MISSIONARY SUNDAY (MISSION WORK ABROAD)
Sunday, August 2, 2009
Valerie Kuykendall-Rogers, Guest Lectionary Commentator
Associate Minister, Friendship-West Baptist Church, Dallas, TX
Lection - Matthew 28:16-20 (New Revised Standard Version)
(v. 16) Now the eleven disciples went to Galilee, to the mountain to which Jesus had directed them. (v. 17) When they saw him, they worshiped him; but some doubted. (v. 18) And Jesus came and said to them, “All authority in heaven and on earth has been given to me. (v. 19) Go therefore and make disciples of all nations, baptizing them in the name of the Father and of the Son and of the Holy Spirit, (v. 20) and teaching them to obey everything that I have commanded you. And remember, I am with you always, to the end of the age.”
I. Description of the Liturgical Moment
||Missionary Sunday (Mission Work Abroad) serves to remind the black church of our connectedness and of our responsibility to minister to the least of these beyond the four walls of the church. It capitalizes on the ethic of community that stems from our African heritage. John S. Mbiti, an African Christian theologian explains, “I am because we are; and since we are, therefore I am.”1 Just as the African individual comprehends self-identity in connection with one’s community, so does the black church acknowledge that missionary work abroad: (1) recognizes our identity as Christians is linked with the Christian mandate to go and make disciples; (2) operates within the framework of the heritage of the black church2; (3) involves reaching out to the oppressed/marginalized; and (4) exemplifies the priestly and prophetic functions of the black church.
||Theologically significant within this framework of Global Mission is Desmond Tutu’s Ubuntu Theology3 which makes clear that, “We are all peers, all one under Christ Jesus.”4 As such, this Sunday serves as a time to reflect and revive our resolve to engage in the Great Commission—to make disciples—to reconcile others to Christ—and to do so with the knowledge and compassion that we are all connected.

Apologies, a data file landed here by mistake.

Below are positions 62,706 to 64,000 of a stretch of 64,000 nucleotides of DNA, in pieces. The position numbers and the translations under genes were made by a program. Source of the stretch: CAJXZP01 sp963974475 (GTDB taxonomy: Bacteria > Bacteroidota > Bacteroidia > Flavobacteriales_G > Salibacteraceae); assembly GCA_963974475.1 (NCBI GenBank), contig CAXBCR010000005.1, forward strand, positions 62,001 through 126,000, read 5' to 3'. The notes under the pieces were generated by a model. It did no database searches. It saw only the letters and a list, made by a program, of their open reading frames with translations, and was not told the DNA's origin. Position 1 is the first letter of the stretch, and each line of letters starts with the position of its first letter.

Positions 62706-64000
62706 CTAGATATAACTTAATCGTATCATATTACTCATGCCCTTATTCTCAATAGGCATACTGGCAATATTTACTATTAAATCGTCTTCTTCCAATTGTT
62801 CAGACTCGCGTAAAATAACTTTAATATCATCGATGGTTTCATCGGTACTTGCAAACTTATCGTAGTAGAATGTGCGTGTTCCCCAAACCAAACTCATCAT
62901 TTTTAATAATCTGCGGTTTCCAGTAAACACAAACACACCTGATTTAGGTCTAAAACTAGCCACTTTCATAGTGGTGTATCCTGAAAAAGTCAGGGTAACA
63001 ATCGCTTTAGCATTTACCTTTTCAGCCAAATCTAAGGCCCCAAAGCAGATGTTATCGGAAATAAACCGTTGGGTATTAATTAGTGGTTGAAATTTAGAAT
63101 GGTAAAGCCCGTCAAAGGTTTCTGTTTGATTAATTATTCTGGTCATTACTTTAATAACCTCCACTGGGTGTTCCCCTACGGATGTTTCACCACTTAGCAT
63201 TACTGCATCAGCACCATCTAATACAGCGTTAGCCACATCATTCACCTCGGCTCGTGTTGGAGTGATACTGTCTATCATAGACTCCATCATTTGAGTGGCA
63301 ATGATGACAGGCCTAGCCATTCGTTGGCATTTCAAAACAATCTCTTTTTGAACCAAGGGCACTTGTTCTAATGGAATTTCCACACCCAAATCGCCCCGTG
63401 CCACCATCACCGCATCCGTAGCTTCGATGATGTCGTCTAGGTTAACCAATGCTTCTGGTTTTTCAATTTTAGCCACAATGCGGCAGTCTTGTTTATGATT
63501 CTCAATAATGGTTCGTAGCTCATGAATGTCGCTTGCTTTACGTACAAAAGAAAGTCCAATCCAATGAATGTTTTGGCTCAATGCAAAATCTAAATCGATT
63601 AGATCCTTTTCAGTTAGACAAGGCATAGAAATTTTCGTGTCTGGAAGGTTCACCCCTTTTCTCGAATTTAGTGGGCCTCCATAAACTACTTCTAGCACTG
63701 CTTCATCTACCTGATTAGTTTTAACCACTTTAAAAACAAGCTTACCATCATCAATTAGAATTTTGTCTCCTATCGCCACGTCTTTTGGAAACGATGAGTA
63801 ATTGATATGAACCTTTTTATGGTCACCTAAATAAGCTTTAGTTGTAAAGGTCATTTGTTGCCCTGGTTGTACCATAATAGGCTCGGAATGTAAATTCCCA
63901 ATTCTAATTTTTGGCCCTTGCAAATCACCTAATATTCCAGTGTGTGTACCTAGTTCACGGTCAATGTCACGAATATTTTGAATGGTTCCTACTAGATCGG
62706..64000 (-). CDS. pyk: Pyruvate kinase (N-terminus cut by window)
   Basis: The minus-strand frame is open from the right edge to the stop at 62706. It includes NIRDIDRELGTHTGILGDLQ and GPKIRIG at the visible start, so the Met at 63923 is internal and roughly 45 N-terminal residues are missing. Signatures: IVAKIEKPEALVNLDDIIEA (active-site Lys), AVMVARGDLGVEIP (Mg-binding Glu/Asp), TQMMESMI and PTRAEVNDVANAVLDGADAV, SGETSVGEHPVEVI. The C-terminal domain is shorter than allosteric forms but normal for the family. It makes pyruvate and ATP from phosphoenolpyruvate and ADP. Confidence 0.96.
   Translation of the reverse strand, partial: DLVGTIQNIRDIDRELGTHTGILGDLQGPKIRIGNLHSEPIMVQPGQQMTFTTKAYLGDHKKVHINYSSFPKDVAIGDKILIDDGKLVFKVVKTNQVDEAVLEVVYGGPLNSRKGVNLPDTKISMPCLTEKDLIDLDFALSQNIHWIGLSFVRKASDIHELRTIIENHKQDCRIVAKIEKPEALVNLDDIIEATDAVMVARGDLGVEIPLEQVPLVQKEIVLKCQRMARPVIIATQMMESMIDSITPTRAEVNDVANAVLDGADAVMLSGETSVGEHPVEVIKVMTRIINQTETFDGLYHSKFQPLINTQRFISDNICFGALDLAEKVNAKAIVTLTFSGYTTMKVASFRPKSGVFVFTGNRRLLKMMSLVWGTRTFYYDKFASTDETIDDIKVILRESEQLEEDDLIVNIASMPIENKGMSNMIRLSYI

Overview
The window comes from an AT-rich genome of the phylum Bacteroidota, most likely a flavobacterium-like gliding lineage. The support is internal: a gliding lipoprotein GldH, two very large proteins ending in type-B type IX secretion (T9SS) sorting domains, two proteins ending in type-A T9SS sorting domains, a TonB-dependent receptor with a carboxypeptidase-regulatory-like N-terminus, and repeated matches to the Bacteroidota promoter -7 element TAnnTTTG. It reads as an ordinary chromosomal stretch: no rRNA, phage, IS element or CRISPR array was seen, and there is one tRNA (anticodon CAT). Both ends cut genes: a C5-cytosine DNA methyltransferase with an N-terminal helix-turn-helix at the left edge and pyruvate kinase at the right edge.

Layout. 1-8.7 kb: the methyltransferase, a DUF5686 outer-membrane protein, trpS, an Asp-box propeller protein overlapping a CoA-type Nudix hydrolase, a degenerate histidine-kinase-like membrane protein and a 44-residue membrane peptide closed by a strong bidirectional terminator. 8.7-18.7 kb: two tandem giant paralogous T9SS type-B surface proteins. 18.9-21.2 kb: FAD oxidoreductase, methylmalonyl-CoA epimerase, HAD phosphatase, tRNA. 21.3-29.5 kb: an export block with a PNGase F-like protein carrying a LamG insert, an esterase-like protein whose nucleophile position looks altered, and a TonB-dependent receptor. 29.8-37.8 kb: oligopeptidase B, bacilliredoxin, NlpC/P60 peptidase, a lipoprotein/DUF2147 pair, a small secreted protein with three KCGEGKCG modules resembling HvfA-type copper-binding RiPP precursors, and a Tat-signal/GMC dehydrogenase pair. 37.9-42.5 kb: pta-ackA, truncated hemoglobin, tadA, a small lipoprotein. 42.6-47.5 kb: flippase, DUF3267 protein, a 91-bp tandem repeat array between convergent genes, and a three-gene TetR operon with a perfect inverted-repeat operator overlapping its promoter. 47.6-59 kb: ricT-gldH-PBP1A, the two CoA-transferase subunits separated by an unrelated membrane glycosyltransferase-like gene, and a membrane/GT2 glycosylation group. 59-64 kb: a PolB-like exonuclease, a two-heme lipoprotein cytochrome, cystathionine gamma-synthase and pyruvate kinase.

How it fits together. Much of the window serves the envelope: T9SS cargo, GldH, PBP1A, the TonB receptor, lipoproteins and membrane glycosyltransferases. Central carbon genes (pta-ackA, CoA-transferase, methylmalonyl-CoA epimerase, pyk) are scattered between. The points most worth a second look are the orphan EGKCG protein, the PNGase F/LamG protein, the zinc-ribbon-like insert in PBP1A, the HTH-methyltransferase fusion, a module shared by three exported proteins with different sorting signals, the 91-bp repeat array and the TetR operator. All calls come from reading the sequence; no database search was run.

II. Biblical Interpretation for Preaching and Worship: Matthew 28:16-20
Part One: The Contemporary Contexts of the Interpreter
My experience in the black church ironically involves the term “missionary” interjected between the words “olive” and “Baptist,” thereby indicating the extent to which the name of the church in which I grew up (Mt. Olive Missionary Baptist Church) signified one of our main purposes as Christians. As I child, I often wondered what the word “missionary” meant. My father, a deacon, and my mother, a deaconess, quelled my childish curiosity by informing me that it meant sending money to countries like Africa to help starving children. When I followed up with more questions, I soon learned that the first answer was the extent of the conversation and did not bother with more mundane questions. Nevertheless, I always wondered what it meant to be a “missionary.” I remember mission Sunday and wondering why all the women dressed in white dresses, white stockings, and white shoes. What was the point? As I matured and grew, and as I studied the historical significance of the black Church in seminary, I learned what Missionary Sunday entailed—edifying, equipping, and empowering a community to emulate the work of Christ in order to provide a refuge from the daily onslaught of denigration and degradation. As such, today we identify with the plight of those who are globally oppressed, as we continue the work of Christ.
Part Two: Biblical Commentary
The author of the Gospel of Matthew reflects the cultural norms of the society during late 1st century CE. The temple has been destroyed, divisiveness exists between the Jews and followers of Jesus, and Rome dominates and reigns over this community. In other words, the military and political leaders of Rome dominate a community on the brink of social, economic, and political disaster. The resurrection and revelation of Christ and the ensuing Great Commission constitutes the contextual framework of Matthew 28. Jesus has been executed, crucified, nailed to the cross and three days have passed. The writer of this text begins with Jesus’ followers in a state of mourning, disbelief, and confusion as their leader, savior, and redeemer has died.